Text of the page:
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Solar Industry in U.S. Clouded by New Uncertainty

Renewable Energy
Solar Industry in U.S. Clouded by New Uncertainty
Solar panel array at the George Washington Carver Center in Belstville, MD. Tom Witham / USDA / Flickr

By Kieran Cooke

The U.S. solar industry is losing its shine. Although solar power is seen as a key way to avoid the use of climate-changing fossil fuels, U.S. solar companies are cutting investments and laying off workers. An industry employing more than 230,000 people and with an estimated worth of $28 billion is now warning of trouble ahead.


More than 10,000 jobs in solar were lost in 2017, says a report by the Solar Foundation, a non-profit research firm.

The clouds spreading across the U.S. solar sector are in part due to a slowdown in sales in so-called mature markets in California and the Northeast, both areas of double digit solar growth in recent years.

However, industry analysts say the main reason for the present travails in the solar sector is the announcement earlier this year by President Donald Trump of a 30 percent tariff on imported solar panels.

Help at Home

The aim, said Trump, is to support domestic manufacturers and stop the mass import of solar panels, mainly made in southeast Asia, South Korea and China. At present about 90 percent of solar panels installed in the U.S. are imported.

"We'll be making solar products now much more so in the U.S.," said Trump, announcing the imposition of tariffs in January.

"Our companies have been decimated and those companies are going to come back strong … a lot of workers, a lot of jobs."

The overwhelming majority of people involved in the U.S. solar sector are involved with installation and maintenance; a large number of firms also manufacture subsidiary products, such as racks for mounting the panels.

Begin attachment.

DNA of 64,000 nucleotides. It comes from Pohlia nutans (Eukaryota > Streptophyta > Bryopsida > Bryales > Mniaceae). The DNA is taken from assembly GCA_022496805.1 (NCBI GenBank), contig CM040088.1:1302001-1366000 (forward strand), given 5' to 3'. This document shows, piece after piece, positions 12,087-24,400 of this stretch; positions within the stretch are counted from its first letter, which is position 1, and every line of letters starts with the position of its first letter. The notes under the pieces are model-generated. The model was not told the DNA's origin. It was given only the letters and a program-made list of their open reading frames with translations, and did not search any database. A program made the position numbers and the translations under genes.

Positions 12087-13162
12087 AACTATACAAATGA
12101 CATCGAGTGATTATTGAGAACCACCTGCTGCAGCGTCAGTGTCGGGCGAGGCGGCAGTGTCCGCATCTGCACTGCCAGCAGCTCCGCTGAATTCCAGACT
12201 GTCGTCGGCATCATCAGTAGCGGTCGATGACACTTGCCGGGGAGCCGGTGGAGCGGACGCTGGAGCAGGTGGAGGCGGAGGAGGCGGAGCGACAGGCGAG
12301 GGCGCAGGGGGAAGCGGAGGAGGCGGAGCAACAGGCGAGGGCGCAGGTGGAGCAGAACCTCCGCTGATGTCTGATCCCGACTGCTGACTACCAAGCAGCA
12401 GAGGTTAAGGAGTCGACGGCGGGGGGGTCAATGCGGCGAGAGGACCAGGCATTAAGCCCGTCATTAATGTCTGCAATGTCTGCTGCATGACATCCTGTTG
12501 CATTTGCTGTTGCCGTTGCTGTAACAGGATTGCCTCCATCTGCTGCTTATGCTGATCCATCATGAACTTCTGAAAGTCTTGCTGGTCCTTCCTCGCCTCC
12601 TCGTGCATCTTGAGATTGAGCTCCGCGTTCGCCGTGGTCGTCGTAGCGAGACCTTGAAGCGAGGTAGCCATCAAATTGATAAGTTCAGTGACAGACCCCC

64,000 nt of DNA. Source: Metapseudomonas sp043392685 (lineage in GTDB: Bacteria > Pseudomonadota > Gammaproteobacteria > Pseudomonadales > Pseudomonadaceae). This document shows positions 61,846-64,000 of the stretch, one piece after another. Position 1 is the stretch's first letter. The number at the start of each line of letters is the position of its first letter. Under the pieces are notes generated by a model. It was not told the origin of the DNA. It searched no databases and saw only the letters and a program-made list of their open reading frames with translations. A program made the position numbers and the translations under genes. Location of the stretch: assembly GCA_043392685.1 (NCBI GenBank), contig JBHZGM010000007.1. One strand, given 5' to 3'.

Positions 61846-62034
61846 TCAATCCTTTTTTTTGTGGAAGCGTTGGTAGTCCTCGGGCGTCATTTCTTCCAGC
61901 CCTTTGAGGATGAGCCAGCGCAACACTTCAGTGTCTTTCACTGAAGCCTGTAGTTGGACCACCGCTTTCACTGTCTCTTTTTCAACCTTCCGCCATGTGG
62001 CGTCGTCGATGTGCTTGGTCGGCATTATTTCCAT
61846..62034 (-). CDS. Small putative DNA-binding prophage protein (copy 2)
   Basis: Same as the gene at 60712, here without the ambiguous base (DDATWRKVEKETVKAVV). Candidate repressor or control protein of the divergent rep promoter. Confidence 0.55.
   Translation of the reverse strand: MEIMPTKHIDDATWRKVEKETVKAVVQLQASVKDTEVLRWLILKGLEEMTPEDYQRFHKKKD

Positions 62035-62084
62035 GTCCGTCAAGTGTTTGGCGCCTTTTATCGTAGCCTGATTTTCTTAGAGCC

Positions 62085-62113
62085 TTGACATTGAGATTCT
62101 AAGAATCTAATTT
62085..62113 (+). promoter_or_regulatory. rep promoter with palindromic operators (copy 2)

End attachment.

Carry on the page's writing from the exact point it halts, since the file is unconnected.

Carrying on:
While some U.S.-based manufacturers of solar panels—there are now very few of them—have welcomed news of the tariffs, most in the industry say the move is likely to drive up costs in what is a highly competitive energy sector.

Chinese Domination

China now dominates the global solar power market; it's the source of two thirds of the world's total solar panel capacity and it also buys up half of the world's production.

Chinese manufacturers have invested heavily in research and development and their solar products have become increasingly sophisticated.

U.S. industry analysts say the products of domestic companies will be too expensive and will not be able to compete with other energies such as wind power or gas. Demand will fall, and jobs will be lost rather than gained.

From 2010 to 2016, solar power installations in the U.S. went into overdrive, driven by falling costs and a range of government incentives. The industry says nearly 50GW of capacity is now installed—enough to power 10 million homes.

The Trump administration has made no secret of its wish to promote the use of fossil fuels—including coal—and remove incentives which were aimed at widening the use of renewable energies.